Events

Thursday, April 19 Holocaust Memorial 24-Hour Name Reading The Union of Jewish Students is sponsoring the event in commemoration of the Holocaust. The reading will begin at midnight in the Price Center Library Lounge. The event is free and open to the public. For more information call (858) 534-6244. Friday, April 20 Performing Arts: UCSD New Play Festival The UCSD Theater and Dance Department is sponsoring the event, which will premiere productions written and produced by master of fine arts playwrights. The event will be at 8 p.m. in the Mandell Weiss Forum Studio. General admission is $10 and student admission is $5. The event is open to the public. For more information call (858) 534-4574. Saturday, April 21 Special Event: LGBTA Nonsexist Dance The Lesbian, Gay, Bisexual and Transgender Association is sponsoring a dance that welcomes attendees of all ages, orientations and backgrounds. The event will begin at 9 p.m. at The Stage at Porter’s Pub in the Student Center. The event is free and open to the public. For more information call (858) 534-4297. Performing Arts: Emerson String Quartet The University Events Office is sponsoring the event, which will start at 7:30 p.m. in the Mandeville Center Auditorium. General admission is $25 and student admission is $10. The event is open to the public. For more information call (858) 534-4119. Film: ‘Teeny-Tiny Orchestra for Silent Films’ The UCSD Music Library is sponsoring the event, which features classic silent films accompanied by the live music of a novelty orchestra of unusual instruments. The event will take place at 11 a.m. in the Seuss Room of Geisel Library. The showing is free and open to the public. For more information call (858) 534-8074. ...

Global Warming Traced to Humans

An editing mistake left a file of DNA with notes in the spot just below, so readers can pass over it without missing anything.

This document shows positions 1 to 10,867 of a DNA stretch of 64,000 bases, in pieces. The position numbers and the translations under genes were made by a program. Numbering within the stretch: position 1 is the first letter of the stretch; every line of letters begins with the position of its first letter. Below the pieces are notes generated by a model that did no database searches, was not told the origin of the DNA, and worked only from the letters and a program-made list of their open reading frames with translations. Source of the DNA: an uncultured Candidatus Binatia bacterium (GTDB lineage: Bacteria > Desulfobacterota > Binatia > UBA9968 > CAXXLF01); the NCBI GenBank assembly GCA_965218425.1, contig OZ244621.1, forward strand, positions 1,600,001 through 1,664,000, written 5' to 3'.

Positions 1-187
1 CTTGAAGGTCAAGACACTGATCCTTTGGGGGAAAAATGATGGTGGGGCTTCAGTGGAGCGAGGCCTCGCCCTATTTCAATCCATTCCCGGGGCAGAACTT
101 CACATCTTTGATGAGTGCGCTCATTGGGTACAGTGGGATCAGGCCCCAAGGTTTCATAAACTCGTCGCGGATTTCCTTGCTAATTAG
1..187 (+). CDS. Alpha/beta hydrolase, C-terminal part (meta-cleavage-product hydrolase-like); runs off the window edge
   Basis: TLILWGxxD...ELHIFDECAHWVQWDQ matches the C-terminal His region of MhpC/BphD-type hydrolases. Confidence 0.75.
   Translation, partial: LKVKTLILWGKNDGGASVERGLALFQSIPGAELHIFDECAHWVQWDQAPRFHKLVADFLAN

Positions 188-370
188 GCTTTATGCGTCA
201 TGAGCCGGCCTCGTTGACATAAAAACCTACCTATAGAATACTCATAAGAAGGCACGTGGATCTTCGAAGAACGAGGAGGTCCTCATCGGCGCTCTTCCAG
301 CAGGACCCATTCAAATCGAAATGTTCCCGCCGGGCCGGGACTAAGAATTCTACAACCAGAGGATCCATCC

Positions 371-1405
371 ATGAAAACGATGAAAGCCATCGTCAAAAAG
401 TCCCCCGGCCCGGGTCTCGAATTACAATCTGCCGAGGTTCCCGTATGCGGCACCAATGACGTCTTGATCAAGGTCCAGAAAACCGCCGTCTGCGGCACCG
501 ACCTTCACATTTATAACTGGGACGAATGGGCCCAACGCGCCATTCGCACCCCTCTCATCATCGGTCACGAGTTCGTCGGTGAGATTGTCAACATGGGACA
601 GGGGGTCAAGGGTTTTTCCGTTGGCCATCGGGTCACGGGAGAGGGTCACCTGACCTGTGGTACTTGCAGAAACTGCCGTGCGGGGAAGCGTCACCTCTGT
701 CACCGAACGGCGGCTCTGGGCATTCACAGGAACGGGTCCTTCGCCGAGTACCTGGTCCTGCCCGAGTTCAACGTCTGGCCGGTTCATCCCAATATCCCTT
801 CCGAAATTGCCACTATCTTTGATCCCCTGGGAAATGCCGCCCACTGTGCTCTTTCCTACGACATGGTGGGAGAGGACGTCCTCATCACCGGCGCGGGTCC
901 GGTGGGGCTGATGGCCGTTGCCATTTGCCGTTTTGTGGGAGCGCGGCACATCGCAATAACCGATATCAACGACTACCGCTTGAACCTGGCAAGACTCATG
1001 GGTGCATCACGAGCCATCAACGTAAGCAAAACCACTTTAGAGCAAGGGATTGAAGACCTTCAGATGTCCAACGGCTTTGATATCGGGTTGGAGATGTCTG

Scripps Institution of Oceanography researchers Tim Barnett and David Pierce have pinpointed human-induced global warming in the earth’s oceans. Their recent findings have the potential to solidify the belief that global warming over the past 50 years has been a direct result of human activity. Barnett and Pierce ran a series of studies testing ocean temperatures as deep as 3,000 meters. “”The change is profound,”” Pierce said. The pair found an overall change in ocean temperature of 0.1-degree Celsius, and an average 0.4-degree Celsius rise was found at the ocean’s surface “”The temperature increase may not seem like a lot,”” Pierce said. “”However, it takes a tremendous amount of energy to heat the world’s oceans to that extent.”” Barnett also validated the findings by noting the precision of the thermometers used in the study. The thermometers, according to Barnett, can detect 0.2-degree Celsius changes in temperature. Many scientists attribute these changes in temperature to carbon dioxide and sulfur emissions. In the past 50 years, the emission of these products is said to have heated the atmosphere and, as Barnett and Pierce’s study suggests, the ocean temperatures as well. Most studies regarding the issue of global warming have focused on atmospheric temperatures. Barnett and Pierce’s study concentrated on the effects on the ocean. Barnett said he is confident in the recent findings. “”The initial results are certainly compatible at the 95 percent confidence level with the hypothesis that the warming observed in the global oceans has been caused by anthropogenic sources,”” Barnett said. The study was only meant as a preliminary observation of the effects of global warming. The implications of the heating of the environment are, as of now, somewhat of a mystery. “”We don’t have the programs or the government organization to assess what this is going to mean for the average American,”” Barnett said. “”The average Californian doesn’t care about a three-degree rise in the temperature.”” Barnett said he wished people would take action by urging the government to mobilize and create a better understanding of the greenhouse effect. “”Tell people to write their congressman and ask them what the greenhouse effect is going to do to our lives,”” Barnett said. Pierce also noted the U.S. government’s lagging status compared to other developed nations in terms of greenhouse effect research. “”Germany, Britain and Japan all have programs to assess the greenhouse effect,”” Pierce said. “”I would have thought America would be on the forefront of this endeavor but it is not the case.”” The National Oceanographic and Atmospheric Association Climate Change Data and Detection program and the U.S. Department of Energy supported the work of Barnett and Pierce. Barnett and Pierce also worked with colleague Reiner Schnur, who was supported by the Max Planck Institute for Meteorolology. Their findings were published in the April 13 edition of the scientific journal Science. ...